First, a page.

Good to go with INDIGO-1

Gemphire reports notable reductions in triglyceride levels in Phase 2b trial of gemcabene

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LIVONIA, Mich.—Gemphire Therapeutics Inc. closed June on a high note with the announcement that gemcabene safely and effectively lowered triglycerides (TGs) in the Phase 2b INDIGO-1 trial in patients with severe hypertrigylceridemia (SHTG), successfully meeting the primary endpoint.
Patients with SHTG have triglycerides greater than 500 mg/dL, and such high levels are linked to a higher risk of cardiovascular disease and acute pancreatitis. High triglyceride levels can also result in organ failure. Current first-line treatments for this condition, as per ATP III guidelines, are primarily focused on diet changes and taking fibrates, prescription fish oils and/or niacin.
The trial was a dose-ranging, double-blind, placebo-controlled, randomized study in patients with SHTG—triglycerides at or above 500 mg/dL and below 1500 mg/dL—with or without background statin therapy. Patients received either 300 mg of gemcabene, 600 mg of gemcabene or placebo once daily. Median percent change in triglycerides from baseline to the end of the study was the primary endpoint.
The 600 mg group began with a median triglyceride baseline of 637 mg/dL and saw a median decrease of 47 percent in triglycerides, compared to a median drop of 27 percent for placebo patients. The 600 mg arm saw a greater decrease in median triglyceride levels than the 300 mg arm. Absolute levels of TGs were also assessed, and in the 600 mg arm, median TG levels dropped from 637 mg/dL to 333 mg/dL, compared to a placebo drop from 658 mg/dL to 538 mg/dL. Sixty-seven percent of patients in the 600 mg gemcabene arm reached a serum TG level under 500 mg/dL, with some achieving more than a 70-percent decrease from baseline.
Secondary endpoints included a number of atherogenic and inflammatory biomarkers, and the 600 mg cohort posted promising numbers in these categories as well: statistically significant placebo-corrected percent decreases were observed for serum LDL-C (24 percent), non-HDL-C (16 percent), VLDL-C [very-low-density lipoprotein cholesterol] (19 percent), apoB (12 percent), apoE (14 percent), apoCIII (11 percent) and SAA (23 percent); (p-values <0.05; ranked ANCOVA).
Dr. Steven Gullans, CEO of Gemphire, pointed out in a conference call regarding these data that “Another secondary endpoint was patient response to gembacne as add-on to statins. In the 600 mg gemcabene group on statins, there was a significant decrease in triglycerides of 52 percent at the end of study, with a P-value equal to 0.0131.”
“We are pleased to reach this milestone of meeting both primary and multiple secondary endpoints and look forward to advancing gemcabene into Phase 3 trials,” said Gullans. “There are approximately 3.5 million SHTG patients in the United States in need of lowering their TG levels below 500 mg/dL to reduce their risk of developing acute pancreatitis. Our once-daily tablet has demonstrated promising evidence of safety, efficacy and tolerability in more than 1,100 subjects thus far. Moreover, in prior studies, 600 mg of gemcabene reduced LDL-C, hsCRP [high sensitivity C-reactive protein] and other biomarkers that are typically elevated in a broad range of dyslipidemic conditions.”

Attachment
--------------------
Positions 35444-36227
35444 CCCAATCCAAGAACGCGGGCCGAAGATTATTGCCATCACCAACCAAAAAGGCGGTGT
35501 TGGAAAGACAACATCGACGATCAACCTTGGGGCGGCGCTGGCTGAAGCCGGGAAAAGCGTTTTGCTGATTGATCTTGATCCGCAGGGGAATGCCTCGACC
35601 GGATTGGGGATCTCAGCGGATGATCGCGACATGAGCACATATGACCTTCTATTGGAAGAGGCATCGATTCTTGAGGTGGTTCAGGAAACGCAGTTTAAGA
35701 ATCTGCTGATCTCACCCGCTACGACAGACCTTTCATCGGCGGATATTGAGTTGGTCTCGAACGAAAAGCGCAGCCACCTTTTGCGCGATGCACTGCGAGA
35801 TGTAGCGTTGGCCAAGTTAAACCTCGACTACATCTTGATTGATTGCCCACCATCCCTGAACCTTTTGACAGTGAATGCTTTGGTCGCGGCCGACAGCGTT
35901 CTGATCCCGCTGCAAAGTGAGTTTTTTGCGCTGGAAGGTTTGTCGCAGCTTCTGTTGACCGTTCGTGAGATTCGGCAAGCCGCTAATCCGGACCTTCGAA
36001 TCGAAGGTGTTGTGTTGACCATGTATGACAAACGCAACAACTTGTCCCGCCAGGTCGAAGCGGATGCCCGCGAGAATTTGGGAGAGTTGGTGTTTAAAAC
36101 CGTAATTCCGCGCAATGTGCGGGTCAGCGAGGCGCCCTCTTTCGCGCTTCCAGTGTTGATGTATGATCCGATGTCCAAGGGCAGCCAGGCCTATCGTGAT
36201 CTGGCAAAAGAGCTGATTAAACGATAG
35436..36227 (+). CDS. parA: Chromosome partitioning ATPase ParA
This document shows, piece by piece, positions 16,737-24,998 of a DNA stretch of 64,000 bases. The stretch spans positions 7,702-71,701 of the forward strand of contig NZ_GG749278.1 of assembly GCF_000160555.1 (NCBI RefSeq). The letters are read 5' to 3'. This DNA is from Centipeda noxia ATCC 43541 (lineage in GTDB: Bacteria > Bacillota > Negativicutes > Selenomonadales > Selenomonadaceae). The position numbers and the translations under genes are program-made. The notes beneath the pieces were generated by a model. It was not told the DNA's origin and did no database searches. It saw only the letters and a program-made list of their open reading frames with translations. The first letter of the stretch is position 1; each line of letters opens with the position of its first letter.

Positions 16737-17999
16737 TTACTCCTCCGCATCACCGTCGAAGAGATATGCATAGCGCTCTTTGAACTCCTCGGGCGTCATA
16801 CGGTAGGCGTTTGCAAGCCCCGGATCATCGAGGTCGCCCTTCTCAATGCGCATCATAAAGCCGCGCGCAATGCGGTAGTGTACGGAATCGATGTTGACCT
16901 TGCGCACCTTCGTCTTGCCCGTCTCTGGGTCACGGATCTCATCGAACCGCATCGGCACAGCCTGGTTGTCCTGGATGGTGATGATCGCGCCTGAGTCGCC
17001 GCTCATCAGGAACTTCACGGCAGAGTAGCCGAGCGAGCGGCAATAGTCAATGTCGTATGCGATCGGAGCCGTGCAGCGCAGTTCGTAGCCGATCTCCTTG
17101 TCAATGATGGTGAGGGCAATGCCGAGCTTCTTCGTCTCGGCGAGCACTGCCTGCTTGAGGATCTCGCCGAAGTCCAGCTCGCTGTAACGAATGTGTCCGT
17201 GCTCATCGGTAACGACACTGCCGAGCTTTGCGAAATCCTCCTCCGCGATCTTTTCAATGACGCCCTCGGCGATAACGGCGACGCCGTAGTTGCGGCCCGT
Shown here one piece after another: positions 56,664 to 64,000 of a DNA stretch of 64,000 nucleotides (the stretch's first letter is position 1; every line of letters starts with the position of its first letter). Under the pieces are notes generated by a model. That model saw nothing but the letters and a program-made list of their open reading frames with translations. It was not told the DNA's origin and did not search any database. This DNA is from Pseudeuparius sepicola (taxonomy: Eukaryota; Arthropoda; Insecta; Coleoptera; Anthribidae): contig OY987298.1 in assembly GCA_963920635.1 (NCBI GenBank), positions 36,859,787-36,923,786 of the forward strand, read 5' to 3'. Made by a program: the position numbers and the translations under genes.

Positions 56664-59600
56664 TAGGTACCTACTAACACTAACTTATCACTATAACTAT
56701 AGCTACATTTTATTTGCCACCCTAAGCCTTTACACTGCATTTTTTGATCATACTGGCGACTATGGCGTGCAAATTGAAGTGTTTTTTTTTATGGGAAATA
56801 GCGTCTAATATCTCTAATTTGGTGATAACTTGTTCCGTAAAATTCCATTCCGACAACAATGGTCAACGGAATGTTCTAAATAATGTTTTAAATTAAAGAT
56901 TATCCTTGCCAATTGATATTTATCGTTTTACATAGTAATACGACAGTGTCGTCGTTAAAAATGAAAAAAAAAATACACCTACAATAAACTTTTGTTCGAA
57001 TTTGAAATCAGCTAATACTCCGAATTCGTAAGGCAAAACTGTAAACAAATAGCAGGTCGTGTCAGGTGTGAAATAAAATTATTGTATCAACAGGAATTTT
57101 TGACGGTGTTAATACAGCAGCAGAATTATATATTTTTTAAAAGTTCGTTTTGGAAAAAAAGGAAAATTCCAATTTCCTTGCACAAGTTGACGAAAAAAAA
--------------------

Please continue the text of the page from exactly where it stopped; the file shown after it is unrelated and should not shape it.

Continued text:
There’s a sizable global market as well, as Gullans added in the company's conference call that there are an estimated 75 million individuals with SHTG worldwide.
Gemcabene was safe and well tolerated as a monotherapy or as add-on to statins, with generally only mild to moderate adverse events (with lower frequency than seen in the placebo group) and no withdrawals due to adverse events.
Individuals with mixed dyslipidemia—LDL-C of 100 mg/dL or higher and TGs of 200 mg/dL or higher—are at high risk due to elevated cholesterol markers. While the number of such participants was limited in INDIGO-1, there were improvements in all primary and secondary endpoints for these patients, including a 30-percent reduction of TGs and a 28-percent reduction of LDL-C.
“We are using the information from our INDIGO-1 trial, particularly the dose finding results, together with the results from our previous Phase 1 and 2 clinical trials, to finalize our Phase 3 trial plans,” said Dr. Lee Golden, chief medical officer of Gemphire. “We expect to communicate more information regarding the structure and timing of our Phase 3 program once we have completed our End of Phase 2 meeting with the FDA, which we will request following the completion of the FDA’s review of the two-year carcinogenicity study, which is currently in progress.”
Gemcabene’s ability to lower triglycerides below 500 mg/dL is important, because “When you have triglycerides below 500 [mg/dL], you essentially do not have chylomicrons present. Chylomicrons are the largest triglyceride-rich lipoproteins which are strongly associated with the risk of pancreatitis, rather than just the triglyceride level. So bringing patients below 500 [mg/dL] will significantly reduce the risk they have of having severe chylomicronemia and developing pancreatitis,” Dr. Evan Stein, Director Emeritus of the Metabolic & Atherosclerosis Research Center, said in the conference call regarding the INDIGO-1 results.
Beyond the encouraging results in SHTG, Gemphire reported in a press release that the data also support the company’s intent to advance gemcabene as a treatment for nonalcoholic fatty liver disease (NAFLD) and nonalcoholic steatohepatitis, (NASH) as “Patients in the present study had profiles typical of cardiometabolic patients who often suffer from diabetes, dyslipidemia and obesity, which puts them at high risk for NAFLD/NASH.”

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